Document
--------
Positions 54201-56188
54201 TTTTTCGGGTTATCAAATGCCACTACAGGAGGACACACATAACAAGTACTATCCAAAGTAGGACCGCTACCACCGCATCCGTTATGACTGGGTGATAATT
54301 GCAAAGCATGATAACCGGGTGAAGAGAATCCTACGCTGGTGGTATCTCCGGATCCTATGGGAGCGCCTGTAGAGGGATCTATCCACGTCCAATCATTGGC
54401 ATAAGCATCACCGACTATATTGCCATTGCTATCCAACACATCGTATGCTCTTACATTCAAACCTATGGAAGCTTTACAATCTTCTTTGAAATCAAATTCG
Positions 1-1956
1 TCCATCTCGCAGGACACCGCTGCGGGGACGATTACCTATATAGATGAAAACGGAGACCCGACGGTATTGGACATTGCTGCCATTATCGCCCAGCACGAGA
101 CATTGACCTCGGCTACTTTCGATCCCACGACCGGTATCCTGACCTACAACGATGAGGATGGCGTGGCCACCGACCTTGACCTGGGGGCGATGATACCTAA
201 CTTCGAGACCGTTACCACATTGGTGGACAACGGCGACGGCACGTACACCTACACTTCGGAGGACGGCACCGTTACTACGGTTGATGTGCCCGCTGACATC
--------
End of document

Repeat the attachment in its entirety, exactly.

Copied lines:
Positions 54201-56188
54201 TTTTTCGGGTTATCAAATGCCACTACAGGAGGACACACATAACAAGTACTATCCAAAGTAGGACCGCTACCACCGCATCCGTTATGACTGGGTGATAATT
54301 GCAAAGCATGATAACCGGGTGAAGAGAATCCTACGCTGGTGGTATCTCCGGATCCTATGGGAGCGCCTGTAGAGGGATCTATCCACGTCCAATCATTGGC
54401 ATAAGCATCACCGACTATATTGCCATTGCTATCCAACACATCGTATGCTCTTACATTCAAACCTATGGAAGCTTTACAATCTTCTTTGAAATCAAATTCG
Positions 1-1956
1 TCCATCTCGCAGGACACCGCTGCGGGGACGATTACCTATATAGATGAAAACGGAGACCCGACGGTATTGGACATTGCTGCCATTATCGCCCAGCACGAGA
101 CATTGACCTCGGCTACTTTCGATCCCACGACCGGTATCCTGACCTACAACGATGAGGATGGCGTGGCCACCGACCTTGACCTGGGGGCGATGATACCTAA
201 CTTCGAGACCGTTACCACATTGGTGGACAACGGCGACGGCACGTACACCTACACTTCGGAGGACGGCACCGTTACTACGGTTGATGTGCCCGCTGACATC